Homestead Review for Small Businesses The website builder's pros and cons
Your small business website will only be as good as the tools you're using to build it -- be sure you know what you'll be working with before you buy it. That might seem like a no-brainer, but it's an important reminder to take a look under the hood, as it were, before plotting your course with a weaker-than-it-first-appears website builder.
Established in 1996, Homestead is one of the oldest website building tools, and many novice website builders might think older is better and more experienced. But really, a closer look at Homestead shows some major cracks in the system.
With nearly 20 years under its belt, the company seems to be resting on its earlier laurels, and missing critical (and what should be basic) functionality. Let's take a closer peek at Homestead's pros and cons.
Homestead offers a variety of templates you can use to design your website. You can further customize the look and feel with different fonts. That said, by current standards, the template designs and fonts are rather outdated. The website editor is easy to use and the service also offers an ecommerce solution that allows you to sell up to 100 products on your storefront. Phone and email support are offered to customers, and the company offers a 30-day free trial of the product.
There are a lot of weaknesses in the system, but the greatest is Homestead's lack of mobile-friendly solutions. Homestead doesn't optimize your site for mobile devices, though it can be done (with a fee) through a third-party solution. In the current age of mobile, this is remarkably outdated business model. Another missing core feature is the ability to add a blog to your site. Blogs are the cornerstone of many business web sites, and Homestead requires you upgrade your account to incorporate a blog.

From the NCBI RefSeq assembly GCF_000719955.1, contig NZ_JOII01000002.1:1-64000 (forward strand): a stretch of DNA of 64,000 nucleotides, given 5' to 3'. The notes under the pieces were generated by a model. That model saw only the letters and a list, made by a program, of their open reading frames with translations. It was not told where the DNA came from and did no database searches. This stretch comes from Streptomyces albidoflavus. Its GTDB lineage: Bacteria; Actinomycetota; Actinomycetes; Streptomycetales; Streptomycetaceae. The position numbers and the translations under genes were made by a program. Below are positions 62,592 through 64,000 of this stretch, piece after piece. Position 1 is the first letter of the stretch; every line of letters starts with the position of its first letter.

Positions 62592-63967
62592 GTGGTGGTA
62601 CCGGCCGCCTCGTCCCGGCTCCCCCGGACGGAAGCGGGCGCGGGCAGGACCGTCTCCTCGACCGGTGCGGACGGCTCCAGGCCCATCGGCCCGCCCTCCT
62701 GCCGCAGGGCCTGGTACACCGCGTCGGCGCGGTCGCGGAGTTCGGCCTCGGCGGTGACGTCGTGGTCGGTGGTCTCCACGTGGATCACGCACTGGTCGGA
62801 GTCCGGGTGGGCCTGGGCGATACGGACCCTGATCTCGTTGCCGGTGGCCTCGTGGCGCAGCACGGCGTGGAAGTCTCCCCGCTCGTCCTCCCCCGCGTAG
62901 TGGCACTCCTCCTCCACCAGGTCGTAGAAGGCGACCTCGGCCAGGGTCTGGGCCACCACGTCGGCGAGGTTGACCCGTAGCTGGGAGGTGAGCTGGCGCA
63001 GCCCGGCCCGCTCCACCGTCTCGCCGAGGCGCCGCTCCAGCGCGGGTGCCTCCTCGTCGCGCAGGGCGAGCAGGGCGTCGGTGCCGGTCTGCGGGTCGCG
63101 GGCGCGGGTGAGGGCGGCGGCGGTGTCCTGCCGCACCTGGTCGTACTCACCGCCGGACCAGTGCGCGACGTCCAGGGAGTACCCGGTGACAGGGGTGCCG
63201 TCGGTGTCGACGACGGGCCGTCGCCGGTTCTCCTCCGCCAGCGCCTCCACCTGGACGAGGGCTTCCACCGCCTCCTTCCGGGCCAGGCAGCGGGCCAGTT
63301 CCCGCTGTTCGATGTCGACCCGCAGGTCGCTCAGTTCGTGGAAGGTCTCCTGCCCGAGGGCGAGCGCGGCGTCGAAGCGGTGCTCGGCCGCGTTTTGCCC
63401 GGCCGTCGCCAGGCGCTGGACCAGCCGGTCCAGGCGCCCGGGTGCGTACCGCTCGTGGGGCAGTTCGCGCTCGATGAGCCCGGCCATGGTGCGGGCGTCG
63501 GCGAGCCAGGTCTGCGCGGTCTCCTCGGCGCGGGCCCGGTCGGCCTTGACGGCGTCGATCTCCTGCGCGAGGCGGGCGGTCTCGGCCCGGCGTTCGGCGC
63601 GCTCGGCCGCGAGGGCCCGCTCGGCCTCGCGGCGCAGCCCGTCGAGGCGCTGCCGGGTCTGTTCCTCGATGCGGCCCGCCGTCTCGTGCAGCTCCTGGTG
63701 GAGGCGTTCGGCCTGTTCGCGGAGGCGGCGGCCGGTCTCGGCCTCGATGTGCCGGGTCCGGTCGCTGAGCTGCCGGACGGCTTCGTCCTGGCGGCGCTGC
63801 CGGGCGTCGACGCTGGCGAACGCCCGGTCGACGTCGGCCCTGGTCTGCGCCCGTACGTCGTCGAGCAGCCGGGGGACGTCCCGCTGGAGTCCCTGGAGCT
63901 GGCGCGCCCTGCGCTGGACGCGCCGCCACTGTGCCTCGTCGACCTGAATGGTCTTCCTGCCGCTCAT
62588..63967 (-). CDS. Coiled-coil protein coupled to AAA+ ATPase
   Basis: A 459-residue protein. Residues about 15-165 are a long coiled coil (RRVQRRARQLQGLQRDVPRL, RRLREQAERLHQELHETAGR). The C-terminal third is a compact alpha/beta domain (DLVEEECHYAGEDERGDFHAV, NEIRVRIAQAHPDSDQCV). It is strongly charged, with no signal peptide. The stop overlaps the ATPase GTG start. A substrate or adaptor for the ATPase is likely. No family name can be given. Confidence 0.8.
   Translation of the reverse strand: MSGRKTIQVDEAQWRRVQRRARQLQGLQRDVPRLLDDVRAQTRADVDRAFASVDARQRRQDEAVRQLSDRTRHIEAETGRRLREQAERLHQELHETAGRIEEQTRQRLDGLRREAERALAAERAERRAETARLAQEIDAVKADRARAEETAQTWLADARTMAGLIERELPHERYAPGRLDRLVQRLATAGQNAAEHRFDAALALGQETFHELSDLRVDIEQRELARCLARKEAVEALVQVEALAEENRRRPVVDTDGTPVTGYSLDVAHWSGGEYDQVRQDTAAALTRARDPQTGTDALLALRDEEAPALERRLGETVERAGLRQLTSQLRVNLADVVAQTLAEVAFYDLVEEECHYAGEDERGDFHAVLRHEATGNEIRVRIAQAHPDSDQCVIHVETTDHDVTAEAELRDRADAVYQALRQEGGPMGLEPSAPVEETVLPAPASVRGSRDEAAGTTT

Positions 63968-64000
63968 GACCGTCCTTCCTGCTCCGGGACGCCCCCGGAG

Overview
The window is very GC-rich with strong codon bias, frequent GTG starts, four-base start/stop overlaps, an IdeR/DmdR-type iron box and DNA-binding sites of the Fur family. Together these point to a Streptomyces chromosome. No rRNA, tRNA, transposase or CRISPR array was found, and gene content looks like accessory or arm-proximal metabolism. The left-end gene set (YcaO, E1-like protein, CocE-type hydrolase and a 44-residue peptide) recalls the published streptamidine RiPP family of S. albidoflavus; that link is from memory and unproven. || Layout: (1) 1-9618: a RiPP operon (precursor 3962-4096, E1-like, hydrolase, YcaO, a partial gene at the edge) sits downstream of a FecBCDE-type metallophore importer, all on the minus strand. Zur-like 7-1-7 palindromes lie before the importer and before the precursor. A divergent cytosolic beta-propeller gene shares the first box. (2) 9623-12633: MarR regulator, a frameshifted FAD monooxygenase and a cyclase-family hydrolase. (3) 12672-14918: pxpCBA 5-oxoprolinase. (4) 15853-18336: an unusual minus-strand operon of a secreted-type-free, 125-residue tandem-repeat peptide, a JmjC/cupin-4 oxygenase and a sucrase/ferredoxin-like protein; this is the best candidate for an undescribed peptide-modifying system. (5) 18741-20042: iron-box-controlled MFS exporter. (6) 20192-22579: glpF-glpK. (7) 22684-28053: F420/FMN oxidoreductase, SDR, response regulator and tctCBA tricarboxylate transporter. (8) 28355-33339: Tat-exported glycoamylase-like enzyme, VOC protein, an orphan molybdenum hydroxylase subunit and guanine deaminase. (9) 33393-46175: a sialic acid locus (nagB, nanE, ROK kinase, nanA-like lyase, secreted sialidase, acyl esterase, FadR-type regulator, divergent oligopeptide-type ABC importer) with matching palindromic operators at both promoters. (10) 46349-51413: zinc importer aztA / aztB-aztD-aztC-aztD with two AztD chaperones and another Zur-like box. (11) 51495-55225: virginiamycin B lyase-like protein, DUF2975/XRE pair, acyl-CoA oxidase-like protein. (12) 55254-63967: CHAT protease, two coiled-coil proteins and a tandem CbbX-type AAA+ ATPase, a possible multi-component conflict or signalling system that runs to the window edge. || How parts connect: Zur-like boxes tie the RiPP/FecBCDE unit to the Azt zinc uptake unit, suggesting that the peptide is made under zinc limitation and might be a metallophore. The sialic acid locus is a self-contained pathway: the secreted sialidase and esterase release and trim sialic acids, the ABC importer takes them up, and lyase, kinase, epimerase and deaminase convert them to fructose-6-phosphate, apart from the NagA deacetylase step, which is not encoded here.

Homestead offers basic ecommerce functionality with its simplest plan, but most small business owners will need to deal with Homestead's continuous upsells. For instance, you'll need to upgrade your account if you want to sell more than 100 products on your site.
Additional functionality is available, such as connecting to PayPal, or adding a web poll or donation form, but it comes at an additional cost. User are also nickel and dimed to upgrade to dubious services like "Traffic Booster," and "WebListings" which allege to give your business greater exposure to search engines and prospective customers.
Though the company offers a free 30-day trial, they take your credit card information up front, which means you will face the monthly charge for a starter package if you forget to turn off your trial. Plus, as mentioned, most of the functionality -- including what should be basic features like a blog and mobile-friendly pages -- comes at an additional fee.
You should be using a website building tool that is both easy to use, with updated technology and appearance, and has contemporary features as core components.
Ocoos is one such tool. Because it is a platform, Ocoos manages your site's technology from behind the scenes, keeping your site updated and supported -- and you don't have to lift a finger.
Your site will always be optimized for mobile devices, as well as search engines and browsers, even as technology changes. Plus, as new technology is developed, it will be integrated automatically into the website builder.
Above all, our ecommerce solutions will help you seamlessly sell your products and services without relying on third-party apps. In addition to a storefront, you'll be able to add an interactive calendar, accept a variety of payments, create maps, and manage customer data.
Plus, Ocoos's patented B2B recommendations engine helps connect partner businesses' websites, sending traffic back-and-forth between the two -- for instance, a hair salon and a tanning salon.
As for support, Ocoos offers a fee-based concierge service to build and maintain your website, and has 24-hour customer service.